They have to do the chore anyway- bottom line. So how about a lesson within the responsibility. How about, maximize the learning opportunity by introducing concepts. Concepts of winning, loosing, completion, efficiency, accuracy, effectiveness. Inspections after the chore can determine this and if can be rated on a star scale. If you have more than one child, you can assign responsibilities that are age appropriate and place them in in a track bracket. Who can make it to the 100-yard finish line?

In implementing this competitive route to doing chores, I think it teaches perspective team work, creative ways of doing things, allowing them to maneuver through the task and find what works best. I think it helps them to develop the right attitude and perspective on handling assignments that will be competitive assigned to later; without being sore losers or overly aggressive obnoxious winners.

(Keep the discussion of wins, loose or draw, nearby. So that your child doesn’t feel like they are a looser and so that they won’t misunderstand the benefit of the lessons). “It’s ok to lose to opponent. It’s never okay to lose to fear” Mr Miyagi

One mom said, “there are no losers” and while I agree when it comes to children, we can’t extract that from the fact that there are times in life where they will not finish first. There are times where it’s going to be very clear that the best is who will be chosen. We cannot ignore that, out of the fear that we are teaching our children to compete. Stay with me on this.

Goal markers (100 yard line markers) (3 point basketball shots) (point system) how many points do they need for 10$ to go to the movies on Friday (teenager) how many points to go to get ice cream on Saturday (toddler) you’re taking them for ice cream anyway and you are also giving your teenager money for movies anyway… Why not make them earn it?

Make it a board game like monopoly – replacing the monopoly spaces with places your child of teenager wants to go, or with things they want or with things that you want your child to do. Don’t sleep on books. Books are rewards too. Dinner certificates, Gift certificates, amazon gift certificates for teenager or even smaller children, mani pedi for girls, spa day, golf lessons, track sessions, gift bags, swag bags, gift sets with educational material. The list goes on.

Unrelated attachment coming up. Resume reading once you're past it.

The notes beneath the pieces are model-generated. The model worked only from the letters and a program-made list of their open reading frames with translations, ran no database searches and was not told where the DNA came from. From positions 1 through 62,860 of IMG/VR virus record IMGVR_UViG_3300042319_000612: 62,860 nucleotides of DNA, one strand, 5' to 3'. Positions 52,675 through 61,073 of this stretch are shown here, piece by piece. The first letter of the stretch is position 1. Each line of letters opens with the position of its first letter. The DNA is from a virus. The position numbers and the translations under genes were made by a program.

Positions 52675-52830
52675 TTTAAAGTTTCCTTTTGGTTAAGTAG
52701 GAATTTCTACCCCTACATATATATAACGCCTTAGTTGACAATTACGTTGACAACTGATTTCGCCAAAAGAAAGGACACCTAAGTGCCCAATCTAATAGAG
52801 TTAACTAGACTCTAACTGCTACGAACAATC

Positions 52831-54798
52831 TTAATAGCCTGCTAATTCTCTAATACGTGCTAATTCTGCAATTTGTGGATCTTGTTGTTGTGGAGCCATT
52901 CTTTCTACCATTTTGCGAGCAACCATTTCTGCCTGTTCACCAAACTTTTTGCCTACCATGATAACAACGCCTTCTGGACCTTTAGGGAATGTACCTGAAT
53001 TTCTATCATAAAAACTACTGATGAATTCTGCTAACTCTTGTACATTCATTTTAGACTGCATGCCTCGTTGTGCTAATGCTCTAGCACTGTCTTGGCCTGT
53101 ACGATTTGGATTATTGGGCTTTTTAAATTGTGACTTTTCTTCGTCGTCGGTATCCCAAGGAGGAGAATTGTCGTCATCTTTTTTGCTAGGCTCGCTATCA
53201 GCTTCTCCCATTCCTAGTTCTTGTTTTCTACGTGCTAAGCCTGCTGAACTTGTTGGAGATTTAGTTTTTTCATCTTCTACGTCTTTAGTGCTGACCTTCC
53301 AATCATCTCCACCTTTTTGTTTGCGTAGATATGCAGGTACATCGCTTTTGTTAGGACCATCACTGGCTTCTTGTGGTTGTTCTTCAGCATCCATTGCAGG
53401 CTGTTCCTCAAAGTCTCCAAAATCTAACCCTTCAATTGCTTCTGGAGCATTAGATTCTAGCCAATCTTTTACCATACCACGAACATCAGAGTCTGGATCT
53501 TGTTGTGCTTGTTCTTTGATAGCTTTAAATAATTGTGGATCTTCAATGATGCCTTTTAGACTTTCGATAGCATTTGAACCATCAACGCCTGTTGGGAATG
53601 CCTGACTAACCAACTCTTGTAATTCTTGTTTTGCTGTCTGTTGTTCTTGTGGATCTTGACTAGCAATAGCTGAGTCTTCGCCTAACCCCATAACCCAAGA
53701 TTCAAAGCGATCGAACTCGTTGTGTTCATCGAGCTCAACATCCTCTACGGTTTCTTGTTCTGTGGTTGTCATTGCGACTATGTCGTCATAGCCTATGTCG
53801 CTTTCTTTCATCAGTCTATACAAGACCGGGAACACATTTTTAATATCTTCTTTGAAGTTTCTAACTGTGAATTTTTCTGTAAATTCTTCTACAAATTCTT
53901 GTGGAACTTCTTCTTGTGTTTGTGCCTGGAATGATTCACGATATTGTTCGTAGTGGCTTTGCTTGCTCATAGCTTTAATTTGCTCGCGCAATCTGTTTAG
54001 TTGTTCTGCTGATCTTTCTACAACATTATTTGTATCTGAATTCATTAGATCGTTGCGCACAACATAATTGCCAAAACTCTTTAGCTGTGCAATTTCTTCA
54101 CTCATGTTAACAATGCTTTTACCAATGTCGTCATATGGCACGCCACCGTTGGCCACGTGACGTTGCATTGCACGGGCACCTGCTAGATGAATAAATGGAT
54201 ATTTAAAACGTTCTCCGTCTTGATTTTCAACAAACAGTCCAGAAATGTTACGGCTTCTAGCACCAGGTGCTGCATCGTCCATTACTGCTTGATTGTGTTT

I’ve placed things like (get out of jail free) if you make it there from performing chores, then you may have an extra hour on curfew or an extra $10 to go out Friday or a ticket to a ball game etc. big and small items can go on the board and it can be customized to your pocketbook. Creative things that cost nothing can be placed on the board. Prizes -small and creative. Allowance- incentive -Rewards- (movie, outdoor activity of child’s choice, healthy cupcake etc. Praise – make sure to congratulate and uplift them, by telling how important it was. Assigning chores, gives responsibility and the act of successfully completing it makes them feel great!

“The more that you read, the more things you will know. The more that you learn, the more places you’ll go.” ― Dr. Seuss, I Can Read With My Eyes Shut!

 

This article was written by Niedria D. Kenny from Working Mother and was legally licensed through the NewsCred publisher network. Please direct all licensing questions to legal@newscred.com.

How to Make Chores Fun

When you’re a busy parent coming home from the workday and continuing your second job of being a parent, simple household chores can take up valuable time and can become aggravating.

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Lessen your stress by teaching responsibility to your little ones. Encouraging your children to contribute to small tasks around the house will not only help them develop gross motor skills and responsibility, but it will also provide extra time for you as a parent to bond with your children by playing a game or reading a book.

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  1. Call their help something other than chores. Emphasize that your child will be helping with daily tasks. Children may feel happier about completing their task if they are helping.
  2. Create a Mommy’s and Daddy’s Helper chart. Children will be anxious to check off their task of the day; it will entice them to complete it
  3. Add a sticker each time your child completes an assigned task. Offer your child a special prize for obtaining a certain number of stickers. Prizes can be one of the following:
    • Having an extra 30 minutes of screen time;
    • Choosing the family dinner for a night;
    • Picking the game for family game night.